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Bullish Employment Data on Tap?: Dave's Daily

That's the buzz making the rounds on the street -- unemployment data is going to be a gonzo number.
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That's the buzz making the rounds on the street--unemployment data is going to be a gonzo number. Obama already suggested as much Wednesday saying employment will show good jobs growth. Of course, the president already has the number. It admittedly will be loaded with census workers and other government workers. Goldman Sachs raised the outlook from 500K jobs added to 600K. Bullish headline writers are geared-up to post the "headline" numbers without looking too deeply inside the numbers. Some have suggested we could see growth of 700K jobs.

One thing about the unemployment report most aren't aware, are the manipulations common to the so-called birth/death model. These, as stated previously, are just estimates as to how many people are entering unemployment rolls (birth) and those who have given up looking and/or whose benefits have expired (death). These can be, um, adjusted to suit political considerations. Former president Lyndon Johnson used to habitually return data he didn't like to the authors for revision. Then, once the results suited him, they'd be released. Nowadays we do things with greater subtlety like employment, inflation data and other statistics subject to revision.

The bottom line: it's what you believe so managing the public's psychology has never been a more prominent imperative.

Jobless Claims data released today did not offer any good news beyond being somewhat lower than the previous week's high reading. These readings show an employment picture cruising along the bottom somewhere near the BP well. ISM data was below expectations as were Factory Orders. None of this made an impact on headlines to slow momentum from yesterday.

Markets therefore are poised to do something dramatic tomorrow if the whispered good employment data comes through. Thursday featured little volume with prices camped waiting for Friday. Breadth was positive once again.

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The NYMO is a market breadth indicator that is based on the difference between the number of advancing and declining issues on the NYSE. When readings are +60/-60 markets are extended short-term.

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The McClellan Summation Index is a long-term version of the McClellan Oscillator. It is a market breadth indicator, and interpretation is similar to that of the McClellan Oscillator, except that it is more suited to major trends. I believe readings of +1000/-1000 reveal markets as much extended.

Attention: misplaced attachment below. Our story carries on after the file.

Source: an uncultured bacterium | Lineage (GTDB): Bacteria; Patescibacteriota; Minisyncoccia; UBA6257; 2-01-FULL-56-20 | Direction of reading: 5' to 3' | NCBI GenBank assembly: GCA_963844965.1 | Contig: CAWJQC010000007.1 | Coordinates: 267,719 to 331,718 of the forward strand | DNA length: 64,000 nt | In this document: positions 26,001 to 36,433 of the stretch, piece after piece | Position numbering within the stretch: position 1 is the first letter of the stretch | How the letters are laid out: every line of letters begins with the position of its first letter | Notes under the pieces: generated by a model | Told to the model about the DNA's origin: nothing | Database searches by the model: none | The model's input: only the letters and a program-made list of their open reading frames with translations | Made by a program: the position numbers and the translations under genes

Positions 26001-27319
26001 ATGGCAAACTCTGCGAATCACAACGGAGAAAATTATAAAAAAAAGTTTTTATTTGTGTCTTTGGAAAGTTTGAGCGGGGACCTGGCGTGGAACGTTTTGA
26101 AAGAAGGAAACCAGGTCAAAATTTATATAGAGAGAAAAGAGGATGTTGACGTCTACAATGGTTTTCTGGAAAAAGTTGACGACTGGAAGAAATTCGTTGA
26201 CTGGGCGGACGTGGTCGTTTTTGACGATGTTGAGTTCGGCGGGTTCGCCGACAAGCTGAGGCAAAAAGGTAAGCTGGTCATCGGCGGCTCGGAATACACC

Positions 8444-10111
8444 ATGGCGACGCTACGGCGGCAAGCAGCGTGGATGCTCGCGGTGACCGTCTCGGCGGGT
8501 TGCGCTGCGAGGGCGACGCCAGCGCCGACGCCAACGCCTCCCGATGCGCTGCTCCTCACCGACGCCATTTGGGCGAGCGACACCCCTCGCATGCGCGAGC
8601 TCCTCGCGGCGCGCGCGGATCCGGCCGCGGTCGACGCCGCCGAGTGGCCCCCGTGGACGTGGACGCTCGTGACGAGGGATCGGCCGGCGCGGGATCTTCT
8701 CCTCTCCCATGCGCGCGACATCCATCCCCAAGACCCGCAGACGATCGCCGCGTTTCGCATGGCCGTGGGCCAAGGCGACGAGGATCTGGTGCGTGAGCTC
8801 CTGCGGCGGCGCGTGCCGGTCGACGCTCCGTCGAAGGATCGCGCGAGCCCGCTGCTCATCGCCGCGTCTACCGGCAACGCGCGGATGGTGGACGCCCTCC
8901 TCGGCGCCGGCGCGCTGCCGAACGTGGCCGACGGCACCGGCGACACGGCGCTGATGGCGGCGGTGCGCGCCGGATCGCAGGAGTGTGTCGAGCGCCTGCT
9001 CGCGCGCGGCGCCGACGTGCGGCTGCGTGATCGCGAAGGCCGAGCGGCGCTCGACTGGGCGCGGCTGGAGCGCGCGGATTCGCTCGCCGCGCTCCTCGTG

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The VIX is a widely used measure of market risk and is often referred to as the "investor fear gauge". Our own interpretation is highlighted in the chart above. The VIX measures the level of put option activity over a 30-day period. Greater buying of put options (protection) causes the index to rise. Fear is falling some but let's see what Friday brings.

Continue to Major U.S. Markets

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SPY:

The situation is simple. Volume is light as we move higher repeating a familiar pattern for this market. A trading range is apparent but a closer look at weekly charts shows the "potential" for a right shoulder forming which is bearish. I only point this out since I'm not an aficionado of using these since you can see them often without result.

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MDY & IWM:

Both these sectors are demonstrating more strength than SPY for example but this is only a very recent phenomenon since its routine on rallies.

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QQQQ:

Obviously this sector demonstrates leadership since innovation leads demand and that's what a company like Apple has provided.

Continue to U.S. Market Sectors, Selected Stocks & Bonds

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FDN, GOOG, EBAY

: The internet sector was strong today and was led by a few old reliable names Google and eBay.

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MSFT & DELL

: Microsoft strikes me as just a utility without the dividend benefit. It would be nice if they declared a dividend since they have the cash and not doing anything new it seems. Word on the street for DELL is the company is considering going private.

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XLB. AA & DOW: